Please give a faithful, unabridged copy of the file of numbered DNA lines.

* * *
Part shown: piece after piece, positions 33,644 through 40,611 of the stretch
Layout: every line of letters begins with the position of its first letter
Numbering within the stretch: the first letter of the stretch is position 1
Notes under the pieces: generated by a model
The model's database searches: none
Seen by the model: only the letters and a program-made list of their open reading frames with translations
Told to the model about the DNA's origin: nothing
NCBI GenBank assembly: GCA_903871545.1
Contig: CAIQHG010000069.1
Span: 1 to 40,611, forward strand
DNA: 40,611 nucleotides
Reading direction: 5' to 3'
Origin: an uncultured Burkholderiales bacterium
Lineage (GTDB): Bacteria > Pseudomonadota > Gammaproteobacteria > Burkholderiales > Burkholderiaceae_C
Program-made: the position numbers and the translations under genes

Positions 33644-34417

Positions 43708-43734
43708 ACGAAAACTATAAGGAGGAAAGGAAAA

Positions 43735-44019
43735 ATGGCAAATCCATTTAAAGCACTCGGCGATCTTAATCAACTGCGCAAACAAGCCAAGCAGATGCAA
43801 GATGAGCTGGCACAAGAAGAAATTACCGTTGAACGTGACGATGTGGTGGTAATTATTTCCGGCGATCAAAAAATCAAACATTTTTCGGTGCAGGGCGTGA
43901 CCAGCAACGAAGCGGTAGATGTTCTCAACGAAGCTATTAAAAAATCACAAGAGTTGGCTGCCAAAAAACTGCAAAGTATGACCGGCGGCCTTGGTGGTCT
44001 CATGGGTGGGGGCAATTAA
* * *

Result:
Part shown: piece after piece, positions 33,644 through 40,611 of the stretch
Layout: every line of letters begins with the position of its first letter
Numbering within the stretch: the first letter of the stretch is position 1
Notes under the pieces: generated by a model
The model's database searches: none
Seen by the model: only the letters and a program-made list of their open reading frames with translations
Told to the model about the DNA's origin: nothing
NCBI GenBank assembly: GCA_903871545.1
Contig: CAIQHG010000069.1
Span: 1 to 40,611, forward strand
DNA: 40,611 nucleotides
Reading direction: 5' to 3'
Origin: an uncultured Burkholderiales bacterium
Lineage (GTDB): Bacteria > Pseudomonadota > Gammaproteobacteria > Burkholderiales > Burkholderiaceae_C
Program-made: the position numbers and the translations under genes

Positions 33644-34417

Positions 43708-43734
43708 ACGAAAACTATAAGGAGGAAAGGAAAA

Positions 43735-44019
43735 ATGGCAAATCCATTTAAAGCACTCGGCGATCTTAATCAACTGCGCAAACAAGCCAAGCAGATGCAA
43801 GATGAGCTGGCACAAGAAGAAATTACCGTTGAACGTGACGATGTGGTGGTAATTATTTCCGGCGATCAAAAAATCAAACATTTTTCGGTGCAGGGCGTGA
43901 CCAGCAACGAAGCGGTAGATGTTCTCAACGAAGCTATTAAAAAATCACAAGAGTTGGCTGCCAAAAAACTGCAAAGTATGACCGGCGGCCTTGGTGGTCT
44001 CATGGGTGGGGGCAATTAA